30 June 2015
For the first time since the mysterious disappearance of Scottsville-area resident Renee Field one year ago, authorities have confirmed that they believe she was the victim of foul play and is likely dead.
Besides her husband, Lewis Field, Renee Field’s “closest living connection” was with her parents, Waverly and Irene Branch of Lexington, who spoke with their daughter on the phone every week, said Investigator David Wells of the Fluvanna County Sheriff’s Office. “There’s no indication why she’d break up contact with her parents,” Wells said.
Though the Fields had no children, they did have an elderly cat that required special daily medical care. The cat was “like her baby,” said Wells. “We don’t think she would leave her cat of her own free will.”
And Wells doesn’t believe Renee Field picked up and left. “There’s no logical reason for her on her own to take off,” he said. She didn’t have a job and no accounts have shown any financial activity since her disappearance. If she and her husband had argued, “we’re told she would have taken the cat and reached out to her parents,” Wells said.
According to her husband, Renee Field, 49, left her home July 2, 2014, in her 2010 burgundy Subaru Forester and did not return. Then around 2 a.m. on July 4, a Fluvanna patrol deputy found her car parked in the Zion Crossroads park and ride commuter lot. Her purse, cell phone, and keys were in the car but her credit cards, cash, and driver’s license were gone.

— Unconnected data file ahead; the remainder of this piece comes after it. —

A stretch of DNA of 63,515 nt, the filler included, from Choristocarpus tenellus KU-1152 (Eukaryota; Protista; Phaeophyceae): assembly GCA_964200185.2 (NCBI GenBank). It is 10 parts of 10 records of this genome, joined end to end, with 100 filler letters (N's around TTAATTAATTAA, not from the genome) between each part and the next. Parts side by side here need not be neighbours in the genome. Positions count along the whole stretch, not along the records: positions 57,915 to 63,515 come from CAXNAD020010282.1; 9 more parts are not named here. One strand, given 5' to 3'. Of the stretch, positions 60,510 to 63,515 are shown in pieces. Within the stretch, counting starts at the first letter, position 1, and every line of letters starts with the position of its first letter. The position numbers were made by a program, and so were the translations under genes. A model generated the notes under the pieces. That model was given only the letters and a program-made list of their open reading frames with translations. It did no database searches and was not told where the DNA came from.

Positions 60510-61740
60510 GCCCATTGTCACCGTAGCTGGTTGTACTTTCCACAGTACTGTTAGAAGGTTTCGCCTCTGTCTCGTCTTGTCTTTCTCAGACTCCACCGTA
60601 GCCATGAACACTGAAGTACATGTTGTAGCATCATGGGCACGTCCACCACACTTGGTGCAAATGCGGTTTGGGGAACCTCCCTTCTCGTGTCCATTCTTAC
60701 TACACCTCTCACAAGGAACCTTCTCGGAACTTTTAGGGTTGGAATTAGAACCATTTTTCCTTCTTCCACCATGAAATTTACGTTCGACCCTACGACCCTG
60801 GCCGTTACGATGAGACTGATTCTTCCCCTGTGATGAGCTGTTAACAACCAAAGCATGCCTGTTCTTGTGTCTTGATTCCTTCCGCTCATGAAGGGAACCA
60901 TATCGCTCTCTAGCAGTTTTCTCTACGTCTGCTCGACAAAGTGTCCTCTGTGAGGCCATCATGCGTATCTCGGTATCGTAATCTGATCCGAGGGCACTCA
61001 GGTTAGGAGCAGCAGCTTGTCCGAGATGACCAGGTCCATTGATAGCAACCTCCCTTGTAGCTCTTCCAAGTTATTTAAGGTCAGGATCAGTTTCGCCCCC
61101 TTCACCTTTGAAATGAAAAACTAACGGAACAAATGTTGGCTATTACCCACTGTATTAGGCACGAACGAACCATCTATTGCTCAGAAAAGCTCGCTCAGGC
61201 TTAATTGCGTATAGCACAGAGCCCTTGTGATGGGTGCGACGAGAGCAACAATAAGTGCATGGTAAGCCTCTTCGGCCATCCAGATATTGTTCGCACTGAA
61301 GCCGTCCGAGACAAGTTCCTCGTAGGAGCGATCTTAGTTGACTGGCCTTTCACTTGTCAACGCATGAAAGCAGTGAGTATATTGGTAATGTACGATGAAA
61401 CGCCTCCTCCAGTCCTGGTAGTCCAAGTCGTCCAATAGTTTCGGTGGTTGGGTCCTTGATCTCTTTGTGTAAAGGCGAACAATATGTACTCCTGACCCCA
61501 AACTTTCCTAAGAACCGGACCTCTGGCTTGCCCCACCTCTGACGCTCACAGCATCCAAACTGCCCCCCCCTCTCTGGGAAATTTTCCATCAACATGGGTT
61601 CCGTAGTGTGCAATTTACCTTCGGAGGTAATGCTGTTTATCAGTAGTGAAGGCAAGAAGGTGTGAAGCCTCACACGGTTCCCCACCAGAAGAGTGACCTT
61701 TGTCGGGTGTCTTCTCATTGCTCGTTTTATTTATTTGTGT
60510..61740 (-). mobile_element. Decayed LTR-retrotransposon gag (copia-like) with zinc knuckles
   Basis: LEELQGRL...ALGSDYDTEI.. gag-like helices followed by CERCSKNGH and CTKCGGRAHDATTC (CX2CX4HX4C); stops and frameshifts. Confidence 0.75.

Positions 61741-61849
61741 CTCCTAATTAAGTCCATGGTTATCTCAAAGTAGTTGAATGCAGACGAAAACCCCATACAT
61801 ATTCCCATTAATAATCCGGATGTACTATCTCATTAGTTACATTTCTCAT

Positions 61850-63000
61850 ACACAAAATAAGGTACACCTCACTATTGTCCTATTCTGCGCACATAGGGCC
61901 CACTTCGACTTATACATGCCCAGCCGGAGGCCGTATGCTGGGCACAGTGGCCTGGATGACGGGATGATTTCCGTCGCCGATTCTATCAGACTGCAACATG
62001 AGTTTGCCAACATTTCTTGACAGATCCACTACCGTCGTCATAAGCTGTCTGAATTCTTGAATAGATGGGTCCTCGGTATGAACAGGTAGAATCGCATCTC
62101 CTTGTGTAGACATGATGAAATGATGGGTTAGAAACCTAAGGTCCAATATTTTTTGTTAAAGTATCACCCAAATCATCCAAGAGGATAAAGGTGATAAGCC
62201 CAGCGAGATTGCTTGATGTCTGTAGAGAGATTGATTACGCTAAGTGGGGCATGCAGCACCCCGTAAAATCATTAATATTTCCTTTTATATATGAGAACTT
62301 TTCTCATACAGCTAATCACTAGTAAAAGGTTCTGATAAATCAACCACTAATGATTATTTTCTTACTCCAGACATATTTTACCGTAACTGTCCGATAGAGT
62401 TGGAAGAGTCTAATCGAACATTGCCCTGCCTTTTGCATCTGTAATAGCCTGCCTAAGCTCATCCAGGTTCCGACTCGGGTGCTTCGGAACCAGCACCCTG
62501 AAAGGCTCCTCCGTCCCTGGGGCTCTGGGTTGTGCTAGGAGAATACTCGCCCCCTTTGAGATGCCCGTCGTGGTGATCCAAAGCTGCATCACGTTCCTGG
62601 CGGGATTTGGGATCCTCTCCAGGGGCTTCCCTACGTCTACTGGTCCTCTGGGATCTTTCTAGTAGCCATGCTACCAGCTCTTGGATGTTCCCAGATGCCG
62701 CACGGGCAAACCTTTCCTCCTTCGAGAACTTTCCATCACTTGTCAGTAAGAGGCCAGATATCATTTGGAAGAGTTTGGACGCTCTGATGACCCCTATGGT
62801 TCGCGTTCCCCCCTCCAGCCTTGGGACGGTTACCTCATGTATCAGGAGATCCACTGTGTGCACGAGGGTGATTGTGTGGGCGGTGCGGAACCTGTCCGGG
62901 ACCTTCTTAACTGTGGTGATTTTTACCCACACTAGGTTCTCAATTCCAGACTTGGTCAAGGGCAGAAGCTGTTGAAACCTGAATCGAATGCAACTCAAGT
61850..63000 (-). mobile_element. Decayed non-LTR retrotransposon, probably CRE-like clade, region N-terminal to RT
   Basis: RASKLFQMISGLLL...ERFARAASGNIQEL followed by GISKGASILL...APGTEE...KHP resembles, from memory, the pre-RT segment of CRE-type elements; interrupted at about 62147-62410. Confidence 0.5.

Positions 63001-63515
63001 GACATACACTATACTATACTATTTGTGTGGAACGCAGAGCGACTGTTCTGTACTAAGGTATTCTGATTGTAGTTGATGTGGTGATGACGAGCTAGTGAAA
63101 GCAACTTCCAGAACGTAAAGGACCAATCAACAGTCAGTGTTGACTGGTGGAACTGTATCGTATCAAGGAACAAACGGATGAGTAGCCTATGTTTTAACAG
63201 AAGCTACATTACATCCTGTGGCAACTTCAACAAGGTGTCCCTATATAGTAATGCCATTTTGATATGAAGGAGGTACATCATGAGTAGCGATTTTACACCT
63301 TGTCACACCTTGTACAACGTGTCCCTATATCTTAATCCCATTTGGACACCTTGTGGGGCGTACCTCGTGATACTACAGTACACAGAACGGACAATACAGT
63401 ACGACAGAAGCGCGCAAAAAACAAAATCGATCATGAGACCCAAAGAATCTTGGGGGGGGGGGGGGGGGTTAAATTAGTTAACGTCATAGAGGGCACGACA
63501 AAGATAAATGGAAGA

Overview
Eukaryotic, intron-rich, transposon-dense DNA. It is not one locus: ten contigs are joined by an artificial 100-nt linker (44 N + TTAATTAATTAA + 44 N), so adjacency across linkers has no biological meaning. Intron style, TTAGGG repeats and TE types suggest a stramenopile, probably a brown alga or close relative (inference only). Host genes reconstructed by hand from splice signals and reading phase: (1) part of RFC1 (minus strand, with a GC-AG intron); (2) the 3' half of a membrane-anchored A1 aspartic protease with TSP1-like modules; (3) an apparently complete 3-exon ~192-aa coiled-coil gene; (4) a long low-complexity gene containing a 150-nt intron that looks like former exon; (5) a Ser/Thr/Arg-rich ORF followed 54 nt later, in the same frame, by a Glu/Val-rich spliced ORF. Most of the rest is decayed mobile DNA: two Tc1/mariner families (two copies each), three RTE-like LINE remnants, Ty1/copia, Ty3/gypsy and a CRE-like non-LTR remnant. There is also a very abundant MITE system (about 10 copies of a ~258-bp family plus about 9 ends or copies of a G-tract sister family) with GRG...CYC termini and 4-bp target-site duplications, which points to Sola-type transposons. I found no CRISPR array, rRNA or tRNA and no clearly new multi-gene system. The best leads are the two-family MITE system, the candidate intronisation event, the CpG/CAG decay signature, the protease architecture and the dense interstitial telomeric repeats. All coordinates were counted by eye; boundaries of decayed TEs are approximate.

Four months after Renee Field’s disappearance, her mother, Irene Branch, 82, died in the Roanoke Memorial Hospital without knowing what happened to her daughter. Her obituary said she was “survived by” her daughter Renee. “Losing my wife and then Renee missing – this past year hasn’t been good at all,” said Waverly Branch.
In trying to puzzle out Renee Field’s disappearance, “We look for means, motive, and opportunity,” said Wells. “Who has those?”
But searches haven’t uncovered any other close connections. She had no best friends, no real social media presence, and wasn’t “a big Facebook, Twitter, or Pinterest type of person,” Wells said. When searching her computer, authorities found nothing of interest but plenty of photos of her cat.
Her cell phone records don’t help, either. “She wasn’t a big mobile phone user,” Wells said. In fact, the last time she used her cell phone was June 26, 2014 – days before she went missing.